Generally speaking, most employees know that they are expected to give two weeks’ notice if they quit. As an employer, you need this time to conduct interviews and hire someone to replace them. This is done as a courtesy, and most employees who decide to quit will tell you that they’re putting in their notice, but they won’t actually be off of payroll for two weeks.
But what if you have an employee who tells you that they’re going to quit and that this is their last day? You may ask them for the two weeks’ notice so that you have time to replace them, but what if they say no? Can they do this?
Unless they have a contract, they can
The thing about a two weeks’ notice is that it’s generally just a gesture by the employee showing that they don’t want to put the business in a bad position. They would like to have a good recommendation from you in the future.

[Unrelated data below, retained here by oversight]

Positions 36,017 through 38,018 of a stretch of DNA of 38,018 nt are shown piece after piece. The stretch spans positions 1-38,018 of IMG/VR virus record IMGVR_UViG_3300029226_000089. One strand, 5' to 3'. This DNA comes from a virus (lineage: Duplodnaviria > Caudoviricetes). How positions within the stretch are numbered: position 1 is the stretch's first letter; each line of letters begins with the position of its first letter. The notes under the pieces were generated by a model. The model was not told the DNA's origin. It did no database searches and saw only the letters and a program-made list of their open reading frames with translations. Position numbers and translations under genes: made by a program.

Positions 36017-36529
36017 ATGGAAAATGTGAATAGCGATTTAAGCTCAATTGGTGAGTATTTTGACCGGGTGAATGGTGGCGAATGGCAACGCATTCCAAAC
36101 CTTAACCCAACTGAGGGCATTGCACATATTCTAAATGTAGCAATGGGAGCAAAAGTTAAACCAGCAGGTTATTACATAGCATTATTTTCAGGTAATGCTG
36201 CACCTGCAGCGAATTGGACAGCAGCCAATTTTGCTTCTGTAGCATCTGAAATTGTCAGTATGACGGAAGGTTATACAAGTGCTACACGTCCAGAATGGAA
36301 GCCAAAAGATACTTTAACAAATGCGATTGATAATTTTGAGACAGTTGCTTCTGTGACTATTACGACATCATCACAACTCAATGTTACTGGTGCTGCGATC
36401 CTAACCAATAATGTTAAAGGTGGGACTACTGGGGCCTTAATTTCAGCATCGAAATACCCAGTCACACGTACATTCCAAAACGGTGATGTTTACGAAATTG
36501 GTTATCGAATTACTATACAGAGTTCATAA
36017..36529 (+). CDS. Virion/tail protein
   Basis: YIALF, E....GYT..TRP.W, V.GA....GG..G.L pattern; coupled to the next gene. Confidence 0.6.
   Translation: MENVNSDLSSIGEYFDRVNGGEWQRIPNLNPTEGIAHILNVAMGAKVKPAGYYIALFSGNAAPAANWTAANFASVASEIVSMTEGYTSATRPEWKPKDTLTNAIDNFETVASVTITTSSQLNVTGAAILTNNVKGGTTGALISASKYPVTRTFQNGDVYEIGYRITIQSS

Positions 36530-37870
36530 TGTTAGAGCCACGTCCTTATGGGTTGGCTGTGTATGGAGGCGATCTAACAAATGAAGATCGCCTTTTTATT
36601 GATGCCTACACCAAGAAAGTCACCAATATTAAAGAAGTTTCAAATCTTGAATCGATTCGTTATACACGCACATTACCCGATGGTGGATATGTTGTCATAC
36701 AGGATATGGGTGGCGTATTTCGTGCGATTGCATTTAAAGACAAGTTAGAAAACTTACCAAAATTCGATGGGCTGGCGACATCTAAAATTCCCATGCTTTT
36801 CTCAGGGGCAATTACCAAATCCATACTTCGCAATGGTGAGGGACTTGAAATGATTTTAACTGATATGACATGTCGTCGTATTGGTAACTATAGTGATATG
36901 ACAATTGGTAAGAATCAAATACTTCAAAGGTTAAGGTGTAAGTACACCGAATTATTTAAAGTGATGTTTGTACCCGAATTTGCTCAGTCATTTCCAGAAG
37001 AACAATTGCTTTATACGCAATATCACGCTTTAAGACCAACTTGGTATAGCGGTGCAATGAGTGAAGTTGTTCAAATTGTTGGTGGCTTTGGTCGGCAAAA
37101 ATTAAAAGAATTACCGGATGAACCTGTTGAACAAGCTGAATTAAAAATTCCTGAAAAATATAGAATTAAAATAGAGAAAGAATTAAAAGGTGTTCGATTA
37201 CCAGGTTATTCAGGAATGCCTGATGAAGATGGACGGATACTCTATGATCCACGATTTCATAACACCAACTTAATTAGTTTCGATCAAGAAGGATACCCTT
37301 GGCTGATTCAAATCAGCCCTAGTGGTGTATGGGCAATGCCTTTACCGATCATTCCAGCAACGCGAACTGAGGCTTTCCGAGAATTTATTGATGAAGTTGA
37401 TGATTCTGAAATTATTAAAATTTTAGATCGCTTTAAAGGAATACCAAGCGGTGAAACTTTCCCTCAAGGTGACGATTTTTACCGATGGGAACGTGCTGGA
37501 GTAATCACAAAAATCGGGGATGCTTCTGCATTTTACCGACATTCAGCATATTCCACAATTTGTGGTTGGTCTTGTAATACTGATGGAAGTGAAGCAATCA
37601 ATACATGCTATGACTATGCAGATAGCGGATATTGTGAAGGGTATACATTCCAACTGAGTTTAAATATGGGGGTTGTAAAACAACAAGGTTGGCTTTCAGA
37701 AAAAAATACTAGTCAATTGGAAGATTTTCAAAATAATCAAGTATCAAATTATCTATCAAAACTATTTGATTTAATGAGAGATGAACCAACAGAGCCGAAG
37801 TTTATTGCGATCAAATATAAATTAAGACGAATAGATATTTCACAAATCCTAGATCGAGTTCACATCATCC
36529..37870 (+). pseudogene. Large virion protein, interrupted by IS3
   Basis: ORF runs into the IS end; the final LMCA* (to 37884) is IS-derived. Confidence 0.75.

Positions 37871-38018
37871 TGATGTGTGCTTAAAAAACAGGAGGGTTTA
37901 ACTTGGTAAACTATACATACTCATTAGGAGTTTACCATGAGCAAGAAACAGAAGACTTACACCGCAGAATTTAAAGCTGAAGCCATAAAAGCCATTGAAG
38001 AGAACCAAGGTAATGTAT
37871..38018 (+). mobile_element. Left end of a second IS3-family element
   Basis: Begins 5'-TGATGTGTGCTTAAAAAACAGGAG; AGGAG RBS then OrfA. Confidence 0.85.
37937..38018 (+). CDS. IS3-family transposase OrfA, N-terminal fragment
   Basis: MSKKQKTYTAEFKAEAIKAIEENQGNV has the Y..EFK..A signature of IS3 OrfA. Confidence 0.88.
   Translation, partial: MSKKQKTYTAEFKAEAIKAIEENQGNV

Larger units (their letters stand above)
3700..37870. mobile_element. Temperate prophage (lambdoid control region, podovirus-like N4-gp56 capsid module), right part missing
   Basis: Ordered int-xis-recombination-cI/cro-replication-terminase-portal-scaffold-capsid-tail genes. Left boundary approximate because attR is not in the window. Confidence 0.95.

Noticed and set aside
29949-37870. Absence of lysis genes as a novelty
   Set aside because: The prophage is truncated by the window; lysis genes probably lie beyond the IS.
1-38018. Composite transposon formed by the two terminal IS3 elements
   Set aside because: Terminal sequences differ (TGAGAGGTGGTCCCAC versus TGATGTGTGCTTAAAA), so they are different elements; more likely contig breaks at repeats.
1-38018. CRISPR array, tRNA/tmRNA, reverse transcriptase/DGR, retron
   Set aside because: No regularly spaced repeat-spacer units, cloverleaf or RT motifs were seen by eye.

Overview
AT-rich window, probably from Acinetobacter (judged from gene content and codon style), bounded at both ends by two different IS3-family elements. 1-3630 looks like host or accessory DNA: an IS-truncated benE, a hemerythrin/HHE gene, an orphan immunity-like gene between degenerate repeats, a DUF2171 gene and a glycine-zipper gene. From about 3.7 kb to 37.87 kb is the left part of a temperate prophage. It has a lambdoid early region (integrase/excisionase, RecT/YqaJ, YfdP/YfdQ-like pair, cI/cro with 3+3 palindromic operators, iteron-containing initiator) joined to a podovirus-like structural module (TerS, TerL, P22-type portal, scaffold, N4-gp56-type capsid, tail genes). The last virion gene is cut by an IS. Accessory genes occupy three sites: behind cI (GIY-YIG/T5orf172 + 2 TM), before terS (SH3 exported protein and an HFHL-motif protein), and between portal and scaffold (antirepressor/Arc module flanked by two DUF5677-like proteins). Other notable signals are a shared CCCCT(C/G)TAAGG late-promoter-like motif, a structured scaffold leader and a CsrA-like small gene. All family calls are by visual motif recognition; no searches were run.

But that doesn’t mean they’re doing it because they have to. Unless they have a contract stating that they must provide some sort of notice before they leave, they’re likely under at-will employment laws. These laws do not require employees to give any notice. You may be frustrated if an employee simply walks off the job or decides not to come in, but they’re not legally doing anything wrong if they don’t give you that notice.
This is just one reason why employers and employees can wind up in disputes, and it’s important for all involved to understand their rights and obligations.